With the opening of Jimmy Kimmel’s late night show in its new time slot, it confirmed what we might have all been suspecting all along. Late night TV is in serious need of an overhaul. For someone who can recall the glory days of Dave Garroway, Steve Allen, Jack Paar, and Johnny Carson, like the old gray mare, late night TV just ain’t what it used to be. Kimmel’s show started off with an amusing “on the street” video of people caught on “Lie Witness News” gushing on about seeing things on TV they obviously had not watched. It is mildly funny to see people make utter fools out of themselves.
From there, the show disintegrated into slapstick poorly played by Jennifer Aniston as she demolished Kimmel’s set of observably worn out used furniture. Even the audience failed to respond to the contrived apologies of Aniston who said she thought that was old furniture and was only making way for the new stuff. Yeah, right. Too bad she didn’t demolish the two old filthy chairs on the set as well.
Then Kimmel and Aniston droned on with inside jokes that were as funny as watching paint dry. Jimmy Kimmel Live was more like Jimmy Kimmel dead. But it’s not Kimmel’s fault. He is actually very funny comedian. No, the problem is simply that the old formulas for late night TV have worn themselves out like the fake furniture on Kimmel’s opening show.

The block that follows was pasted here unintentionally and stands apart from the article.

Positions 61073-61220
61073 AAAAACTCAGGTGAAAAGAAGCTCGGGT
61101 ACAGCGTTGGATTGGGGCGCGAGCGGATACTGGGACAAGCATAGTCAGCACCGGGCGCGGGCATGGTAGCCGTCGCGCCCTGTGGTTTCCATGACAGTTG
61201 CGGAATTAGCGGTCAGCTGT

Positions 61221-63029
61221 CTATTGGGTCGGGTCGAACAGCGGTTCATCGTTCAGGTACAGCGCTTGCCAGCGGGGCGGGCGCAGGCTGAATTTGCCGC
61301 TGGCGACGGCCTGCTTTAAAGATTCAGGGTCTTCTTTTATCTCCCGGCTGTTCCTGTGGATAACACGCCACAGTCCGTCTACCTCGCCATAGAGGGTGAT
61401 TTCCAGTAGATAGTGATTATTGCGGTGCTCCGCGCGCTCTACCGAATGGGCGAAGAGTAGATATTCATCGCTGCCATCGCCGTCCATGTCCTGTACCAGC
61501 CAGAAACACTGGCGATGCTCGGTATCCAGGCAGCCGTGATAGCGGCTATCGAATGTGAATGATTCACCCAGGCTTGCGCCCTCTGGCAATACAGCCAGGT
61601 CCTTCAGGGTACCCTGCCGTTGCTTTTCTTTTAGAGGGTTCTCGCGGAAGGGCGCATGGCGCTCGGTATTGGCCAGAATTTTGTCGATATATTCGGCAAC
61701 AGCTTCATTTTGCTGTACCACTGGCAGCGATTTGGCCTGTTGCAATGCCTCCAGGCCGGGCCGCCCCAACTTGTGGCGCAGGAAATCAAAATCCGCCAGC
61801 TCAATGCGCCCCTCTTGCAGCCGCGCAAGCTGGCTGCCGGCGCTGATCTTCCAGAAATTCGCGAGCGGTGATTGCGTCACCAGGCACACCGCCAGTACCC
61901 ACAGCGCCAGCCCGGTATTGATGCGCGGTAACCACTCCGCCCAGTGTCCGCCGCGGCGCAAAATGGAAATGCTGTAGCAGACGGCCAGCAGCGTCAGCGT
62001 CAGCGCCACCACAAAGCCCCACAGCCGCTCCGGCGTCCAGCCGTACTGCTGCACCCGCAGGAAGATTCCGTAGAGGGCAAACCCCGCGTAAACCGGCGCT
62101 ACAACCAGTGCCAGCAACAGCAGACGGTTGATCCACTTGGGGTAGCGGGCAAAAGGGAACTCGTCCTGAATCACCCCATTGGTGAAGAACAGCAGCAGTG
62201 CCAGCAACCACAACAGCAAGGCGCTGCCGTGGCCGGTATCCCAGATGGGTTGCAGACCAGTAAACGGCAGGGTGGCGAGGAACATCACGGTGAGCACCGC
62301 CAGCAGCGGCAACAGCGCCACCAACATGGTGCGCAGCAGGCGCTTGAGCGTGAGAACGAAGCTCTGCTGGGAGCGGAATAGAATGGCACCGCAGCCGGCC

Late night TV reached its pinnacle with the Tonight Show starring Johnny Carson. His show was always amusing and put a lot of new comedians and singers on the map. And who can forget Johnny’s classic double takes as he allowed guests and Ed McMahan to make him the butt of their own jokes? The closest thing to that in recent late night fare is Leno’s use of American Idol rejects. Both he and Letterman have slipped into laughing at their own jokes. At least someone’s laughing. Conan O’Brien came as close as anyone to capturing the feel of the old Tonight Show, but we all know how ignominiously that came to a sudden end.
To be frank, TV in general is struggling right now. NBC’s Today Show has been totally eclipsed by ABC’s Good Morning America with a feel good factor that helps start the viewers’ day. Sit coms have become more inane trying to outdo one another in edgy content. The best two on the air now are Last Man Standing and Malibu Country.
The fact is, however, that while most of commercial TV badly needs an overhaul, nowhere is it more obvious than in late night TV fare. Come on, networks, Garroway, Allen, Paar, and Carson were trend setters in their day. Stop trying to duplicate old formulas and come up with something new that will make it worth viewer’s time to stay up late.